Ugandan police have arrested an American couple accused of “aggravated torture” and aggravated child trafficking of a 10-year-old foster child in their care.
Nicholas Spencer and his wife, Mackenzie Mathias Spencer, moved to Uganda in 2017 and took in three foster care children, including the victim, who is also HIV positive. Police say the Spencers locked him in a small room in a makeshift bed, kept him from school, and subjected him to harsh punishments.
The couple “between 2020 and December 2022 at Naguru in the Kampala District committed an act of torture against [name withheld] aged 10 years old,” the charge sheet presented before Buganda Road Chief Magistrates Court by the prosecution reportedly reads in part.
The abuse was reported to the police by the boy’s caretaker, who noticed his condition started to decline while she looked after him in their home in the Kampala suburb of Naguru. The Spencers pleaded not guilty to the aggravated torture charges on Dec. 14.
Police found the couple allegedly kept the child barefoot and naked throughout the day at their home on cold-tiled floors, making him sleep without a mattress or bedding, police said. The Monitor also reports that he had not attended school for four months.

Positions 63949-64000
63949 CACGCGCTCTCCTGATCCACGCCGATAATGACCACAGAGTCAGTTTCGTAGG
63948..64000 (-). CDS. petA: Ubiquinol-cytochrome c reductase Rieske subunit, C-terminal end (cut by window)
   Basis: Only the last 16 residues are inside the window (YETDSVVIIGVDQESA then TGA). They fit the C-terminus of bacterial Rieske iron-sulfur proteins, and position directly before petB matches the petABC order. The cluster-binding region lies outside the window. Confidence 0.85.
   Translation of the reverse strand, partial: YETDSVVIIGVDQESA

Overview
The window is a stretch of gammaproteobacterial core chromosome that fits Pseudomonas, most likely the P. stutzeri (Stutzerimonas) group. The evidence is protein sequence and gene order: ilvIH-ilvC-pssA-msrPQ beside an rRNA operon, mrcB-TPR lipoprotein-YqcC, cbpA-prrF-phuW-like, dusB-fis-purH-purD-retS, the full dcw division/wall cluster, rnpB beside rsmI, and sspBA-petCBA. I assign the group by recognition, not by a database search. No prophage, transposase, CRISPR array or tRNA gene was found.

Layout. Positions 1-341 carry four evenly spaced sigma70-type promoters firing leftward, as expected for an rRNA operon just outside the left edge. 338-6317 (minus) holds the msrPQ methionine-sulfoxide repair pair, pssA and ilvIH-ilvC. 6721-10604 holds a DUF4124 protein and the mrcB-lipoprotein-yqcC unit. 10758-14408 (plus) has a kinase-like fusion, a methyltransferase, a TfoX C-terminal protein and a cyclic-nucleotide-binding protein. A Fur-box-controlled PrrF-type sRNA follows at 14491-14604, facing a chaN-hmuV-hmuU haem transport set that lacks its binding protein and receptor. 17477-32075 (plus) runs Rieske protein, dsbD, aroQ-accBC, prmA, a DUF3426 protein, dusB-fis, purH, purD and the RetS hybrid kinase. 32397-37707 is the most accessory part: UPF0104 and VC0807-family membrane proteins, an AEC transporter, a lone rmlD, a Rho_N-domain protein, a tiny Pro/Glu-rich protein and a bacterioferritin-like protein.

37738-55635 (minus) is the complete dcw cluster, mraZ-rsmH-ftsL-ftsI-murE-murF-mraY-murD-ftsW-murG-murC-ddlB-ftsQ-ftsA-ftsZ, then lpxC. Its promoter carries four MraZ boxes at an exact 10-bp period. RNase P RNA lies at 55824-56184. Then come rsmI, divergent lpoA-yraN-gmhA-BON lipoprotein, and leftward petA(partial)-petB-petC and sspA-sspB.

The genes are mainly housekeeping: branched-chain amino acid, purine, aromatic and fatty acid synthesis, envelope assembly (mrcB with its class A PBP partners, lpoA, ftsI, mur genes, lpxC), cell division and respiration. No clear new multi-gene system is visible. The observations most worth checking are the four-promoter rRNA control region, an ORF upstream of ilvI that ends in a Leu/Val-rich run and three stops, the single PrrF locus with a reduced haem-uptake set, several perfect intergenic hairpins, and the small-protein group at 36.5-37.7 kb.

“I wanted to leave the job, but I knew if I left without doing something about it, the torture would continue,” she said.
The caregiver told police the Spencers, both 34, also had a camera installed in his room to monitor all his movements. She said they did not abuse the other foster children but singled out the 10-year-old because he was stubborn and hyperactive, and they believed he was mentally unstable.
Christine Tumuhairwe, a lawyer who helped the caregiver collect evidence against the couple, told The Monitor that the child would be punished after a list of “wrongdoings.” Police raided the home and found the video footage. Reuters reports that police also received a tip from neighbors.
“Our team of investigators established that the couple kept the victim barefoot and naked throughout the day, would occasionally make him squat in an awkward position, with his head facing the floor and hands spread out widely, he spent his nights on a wooden platform, without a mattress or beddings and was served cold meals from the fridge,” a police statement said.
“We believe the victim could have endured more severe acts of torture away from the camera,” it added.
The Spencers, who moved to the African nation to volunteer at a U.S.-based nonprofit, were remanded to a maximum security facility. If convicted, they face life in prison for the torture charge and a death sentence for the trafficking accusation. All three children are now in police custody, awaiting temporary foster care.
The police urged social workers to keep a closer eye on vulnerable children in the country’s foster care system.
“What happened to the victim in the last couple of years probably could have been prevented if they had closely monitored the well-being of the foster children,” officials said in a statement.
In 2020, the U.S. Justice Department filed multiple fraud and money laundering charges against two Americans, Margaret Cole and Debra Parris, and a Ugandan lawyer, Dorah Mirembe, for placing Ugandan children who were not orphans with families in the U.S.